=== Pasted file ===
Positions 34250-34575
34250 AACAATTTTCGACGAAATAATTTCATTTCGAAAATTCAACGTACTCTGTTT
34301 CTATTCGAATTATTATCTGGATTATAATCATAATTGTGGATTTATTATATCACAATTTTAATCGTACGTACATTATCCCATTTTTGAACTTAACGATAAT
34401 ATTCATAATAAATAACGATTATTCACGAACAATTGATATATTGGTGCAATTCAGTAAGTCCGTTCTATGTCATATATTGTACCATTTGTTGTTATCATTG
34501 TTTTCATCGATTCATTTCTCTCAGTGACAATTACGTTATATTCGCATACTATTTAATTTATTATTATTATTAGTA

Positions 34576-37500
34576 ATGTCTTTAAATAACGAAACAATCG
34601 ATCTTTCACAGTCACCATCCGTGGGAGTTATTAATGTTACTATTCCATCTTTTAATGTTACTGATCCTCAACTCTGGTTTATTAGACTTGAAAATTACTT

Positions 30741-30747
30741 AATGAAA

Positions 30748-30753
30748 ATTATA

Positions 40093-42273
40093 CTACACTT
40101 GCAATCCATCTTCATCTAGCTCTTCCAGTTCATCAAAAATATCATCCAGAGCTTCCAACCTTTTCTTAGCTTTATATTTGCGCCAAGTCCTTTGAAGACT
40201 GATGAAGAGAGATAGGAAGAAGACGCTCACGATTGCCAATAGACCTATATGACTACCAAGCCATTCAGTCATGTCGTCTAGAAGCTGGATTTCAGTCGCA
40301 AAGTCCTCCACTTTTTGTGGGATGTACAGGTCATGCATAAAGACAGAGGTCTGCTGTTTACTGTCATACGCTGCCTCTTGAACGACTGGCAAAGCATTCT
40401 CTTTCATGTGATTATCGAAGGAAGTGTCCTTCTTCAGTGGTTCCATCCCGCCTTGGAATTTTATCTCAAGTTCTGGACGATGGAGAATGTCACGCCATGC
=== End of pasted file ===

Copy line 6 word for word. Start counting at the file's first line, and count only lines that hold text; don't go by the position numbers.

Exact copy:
Positions 34576-37500